Father Gabriel Amorth, the exorcist of the Diocese of Rome who drew worldwide attention, died on Friday at the age of 91.
Leaders of the Society of St. Paul remembered him with “great affection and gratitude,” SIR News reports.
“Now he rests from his many battles with the devil,” Spanish theologian Father Jose Antonio Fortea told CNA Sept. 16.
The priest first met Father Amorth in 1995 during theological studies about exorcisms.
“His doors were open for me and for all priests. There were no
mysteries or grandstanding. I could see his work and his simplicity,”
Fr. Fortea said.
“His strong, vigorous voice spoke to millions of people about the
action of the devil,” he continued. “He alone, one person, managed to
revitalize the ministry in one country and then his influence reached
everywhere in the Church. The means to achieve this was simply to tell
what he had seen.”
Father Amorth was born in Modena in northern Italy on May 1, 1925.
He entered the mother house of the Congregation of the Society of St.
Paul in Alba in August 1947, five years after meeting its founder,
Blessed James Alberione. He was ordained a priest on Jan. 24, 1951.
In 1985, Cardinal Ugo Poletti, the Vicar General of the Diocese of
Rome, appointed him exorcist of the diocese. He performed an estimated
70,000 exorcisms, often repeating the rite on the same persons.
Father Amorth drew much publicity for his books explaining his work and his public statements on the demonic.
In an April 2015 Facebook post, he attributed the Islamic State group to demonic influence.
“ISIS is Satan. Things first happen in the spiritual realms, then
they are made concrete on this earth,” he said. He added that evil is
“disguised” in various political, cultural and religious ways, with one
source of inspiration in the devil.
“As a Christian I fight the beast spiritually,” Fr. Amorth said.
“Biblically speaking we are in the last days and the beast is working
In May 2013, he told CNA
that Pope Francis had performed an exorcism in St. Peter’s Square on a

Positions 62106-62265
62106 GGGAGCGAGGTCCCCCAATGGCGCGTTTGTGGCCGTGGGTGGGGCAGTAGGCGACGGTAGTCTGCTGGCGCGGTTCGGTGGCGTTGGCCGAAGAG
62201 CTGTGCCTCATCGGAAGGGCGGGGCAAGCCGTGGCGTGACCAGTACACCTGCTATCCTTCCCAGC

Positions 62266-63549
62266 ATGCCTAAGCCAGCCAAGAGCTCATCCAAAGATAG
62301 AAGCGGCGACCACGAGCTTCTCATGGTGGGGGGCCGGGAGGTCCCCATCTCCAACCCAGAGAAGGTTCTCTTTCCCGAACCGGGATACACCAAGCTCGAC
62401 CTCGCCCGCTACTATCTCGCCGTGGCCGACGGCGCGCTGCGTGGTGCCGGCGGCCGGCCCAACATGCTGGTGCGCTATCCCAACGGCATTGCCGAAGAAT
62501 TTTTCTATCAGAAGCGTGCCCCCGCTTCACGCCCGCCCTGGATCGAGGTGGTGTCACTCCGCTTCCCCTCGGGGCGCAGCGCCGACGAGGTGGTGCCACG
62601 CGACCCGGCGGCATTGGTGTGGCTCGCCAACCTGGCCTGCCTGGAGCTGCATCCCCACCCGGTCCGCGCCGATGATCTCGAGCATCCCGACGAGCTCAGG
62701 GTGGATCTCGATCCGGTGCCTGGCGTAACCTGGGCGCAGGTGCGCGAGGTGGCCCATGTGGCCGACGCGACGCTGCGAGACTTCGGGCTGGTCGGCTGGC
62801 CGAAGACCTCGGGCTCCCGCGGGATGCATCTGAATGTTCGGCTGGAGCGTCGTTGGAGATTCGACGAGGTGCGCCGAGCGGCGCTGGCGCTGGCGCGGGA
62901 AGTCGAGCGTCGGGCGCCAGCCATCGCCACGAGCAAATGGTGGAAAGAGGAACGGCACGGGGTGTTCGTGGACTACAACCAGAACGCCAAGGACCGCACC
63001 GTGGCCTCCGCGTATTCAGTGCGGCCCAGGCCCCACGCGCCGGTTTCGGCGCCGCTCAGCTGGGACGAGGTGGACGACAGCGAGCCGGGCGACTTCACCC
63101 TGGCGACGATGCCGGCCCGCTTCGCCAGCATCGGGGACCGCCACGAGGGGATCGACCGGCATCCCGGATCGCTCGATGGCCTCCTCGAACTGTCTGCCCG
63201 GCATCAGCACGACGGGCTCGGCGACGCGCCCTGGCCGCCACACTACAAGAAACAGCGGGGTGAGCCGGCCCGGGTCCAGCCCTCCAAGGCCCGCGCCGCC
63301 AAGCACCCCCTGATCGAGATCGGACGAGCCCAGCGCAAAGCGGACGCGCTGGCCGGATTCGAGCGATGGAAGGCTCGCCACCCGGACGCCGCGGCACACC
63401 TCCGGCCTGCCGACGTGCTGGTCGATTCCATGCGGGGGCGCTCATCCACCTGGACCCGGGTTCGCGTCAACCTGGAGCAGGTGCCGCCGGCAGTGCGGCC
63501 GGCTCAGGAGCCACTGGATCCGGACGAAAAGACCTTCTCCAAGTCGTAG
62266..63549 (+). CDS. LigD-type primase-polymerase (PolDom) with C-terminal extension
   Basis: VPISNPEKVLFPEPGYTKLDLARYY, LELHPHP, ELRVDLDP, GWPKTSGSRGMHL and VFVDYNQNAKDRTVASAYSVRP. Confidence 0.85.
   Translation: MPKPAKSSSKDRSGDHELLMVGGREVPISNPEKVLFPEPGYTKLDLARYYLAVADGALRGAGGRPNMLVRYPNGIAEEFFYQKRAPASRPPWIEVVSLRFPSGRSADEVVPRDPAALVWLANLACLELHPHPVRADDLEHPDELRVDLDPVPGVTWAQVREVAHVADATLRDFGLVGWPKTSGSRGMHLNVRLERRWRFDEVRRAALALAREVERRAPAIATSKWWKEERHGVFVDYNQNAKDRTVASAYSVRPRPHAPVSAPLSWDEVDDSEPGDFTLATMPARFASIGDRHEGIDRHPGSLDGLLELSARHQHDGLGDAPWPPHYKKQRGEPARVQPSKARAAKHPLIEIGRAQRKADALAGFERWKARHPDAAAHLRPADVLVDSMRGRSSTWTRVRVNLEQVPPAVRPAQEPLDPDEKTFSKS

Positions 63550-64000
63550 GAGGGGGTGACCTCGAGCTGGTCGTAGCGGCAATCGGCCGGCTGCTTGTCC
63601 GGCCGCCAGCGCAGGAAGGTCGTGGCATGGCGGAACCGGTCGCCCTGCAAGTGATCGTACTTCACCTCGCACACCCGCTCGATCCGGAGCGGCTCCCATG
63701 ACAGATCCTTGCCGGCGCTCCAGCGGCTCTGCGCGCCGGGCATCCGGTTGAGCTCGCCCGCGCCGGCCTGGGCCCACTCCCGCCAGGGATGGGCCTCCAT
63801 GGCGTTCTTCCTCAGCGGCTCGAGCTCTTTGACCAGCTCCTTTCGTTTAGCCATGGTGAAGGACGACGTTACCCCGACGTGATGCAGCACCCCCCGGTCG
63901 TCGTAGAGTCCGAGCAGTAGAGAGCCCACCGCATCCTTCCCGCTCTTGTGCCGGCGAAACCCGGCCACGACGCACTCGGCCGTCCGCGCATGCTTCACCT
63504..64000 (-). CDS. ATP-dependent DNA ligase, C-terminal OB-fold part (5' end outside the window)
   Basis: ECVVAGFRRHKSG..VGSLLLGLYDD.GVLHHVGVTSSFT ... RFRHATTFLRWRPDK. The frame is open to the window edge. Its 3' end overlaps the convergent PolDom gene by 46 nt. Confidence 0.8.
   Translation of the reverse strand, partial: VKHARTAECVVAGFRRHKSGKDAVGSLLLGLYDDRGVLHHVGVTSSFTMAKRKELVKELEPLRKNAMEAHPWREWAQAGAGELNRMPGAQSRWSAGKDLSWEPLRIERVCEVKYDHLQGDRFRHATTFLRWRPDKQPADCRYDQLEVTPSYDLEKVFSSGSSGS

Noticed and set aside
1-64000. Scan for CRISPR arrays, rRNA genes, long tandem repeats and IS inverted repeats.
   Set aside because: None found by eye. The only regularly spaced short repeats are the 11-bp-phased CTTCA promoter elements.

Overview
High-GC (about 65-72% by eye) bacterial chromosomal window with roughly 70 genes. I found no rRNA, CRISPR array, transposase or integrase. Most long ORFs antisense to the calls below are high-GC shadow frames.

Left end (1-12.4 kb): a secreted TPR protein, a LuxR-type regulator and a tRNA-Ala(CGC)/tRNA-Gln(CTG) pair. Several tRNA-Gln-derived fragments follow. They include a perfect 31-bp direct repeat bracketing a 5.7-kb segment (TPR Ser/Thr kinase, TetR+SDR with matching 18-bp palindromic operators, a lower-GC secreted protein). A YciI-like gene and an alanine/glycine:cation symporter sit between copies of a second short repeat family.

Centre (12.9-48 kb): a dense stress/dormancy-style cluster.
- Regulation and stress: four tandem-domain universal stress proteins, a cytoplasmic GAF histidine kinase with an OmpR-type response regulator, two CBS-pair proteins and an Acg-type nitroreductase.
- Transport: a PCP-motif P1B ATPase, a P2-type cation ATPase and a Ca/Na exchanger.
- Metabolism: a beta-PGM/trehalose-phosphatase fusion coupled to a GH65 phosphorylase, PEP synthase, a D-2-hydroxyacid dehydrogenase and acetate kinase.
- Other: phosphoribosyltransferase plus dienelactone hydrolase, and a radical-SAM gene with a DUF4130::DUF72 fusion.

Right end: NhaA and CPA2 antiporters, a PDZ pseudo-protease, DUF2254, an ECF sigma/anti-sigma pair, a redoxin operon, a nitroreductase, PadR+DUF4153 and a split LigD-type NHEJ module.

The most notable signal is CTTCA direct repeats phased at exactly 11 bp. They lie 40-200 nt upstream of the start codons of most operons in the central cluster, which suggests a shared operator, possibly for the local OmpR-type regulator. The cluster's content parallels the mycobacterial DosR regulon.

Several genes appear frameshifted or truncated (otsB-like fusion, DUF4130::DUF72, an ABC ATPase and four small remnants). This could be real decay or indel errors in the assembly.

man said to be possessed, using a prayer of liberation instead of the
Some of the priest’s statements did not go unchallenged. When his
memoirs were released in 2010, he claimed that there are “members of
Satanic sects” in the Vatican, including priests, monsignors and
cardinals. Fr. Amorth said the Pope at the time, Benedict XVI, “does
what he can” against such groups.
Fr. Fortea himself questioned the claim, saying some exorcists agreed
with Fr. Amorth about the Vatican sects, while others did not.
Fr. Amorth held numerous positions in the Society of St. Paul,
including aspirant director, high school teacher, delegate of the
Italian province, and spiritual director of various lay institutes. He
was also a journalist. For many years he directed the monthly “Mother of
God” and worked with the group Famiglia Cristiana and Radio Maria.
He was the author of several books and founded the International Association of Exorcists.
On Sept. 8, 2015 the Prefect of Rome, Paola Basilone, in the presence
of Italy’s defense minister Roberta Pinotti, awarded Fr. Amorth the
Medal of Liberation for his important role in the partisan struggle in
Italy during the Second World War.
The priest had been hospitalized for several weeks for lung complications.
Fr. Fortea last saw Fr. Amorth in 2012.
“His character had not changed. So close to ninety years and still doing exorcisms.”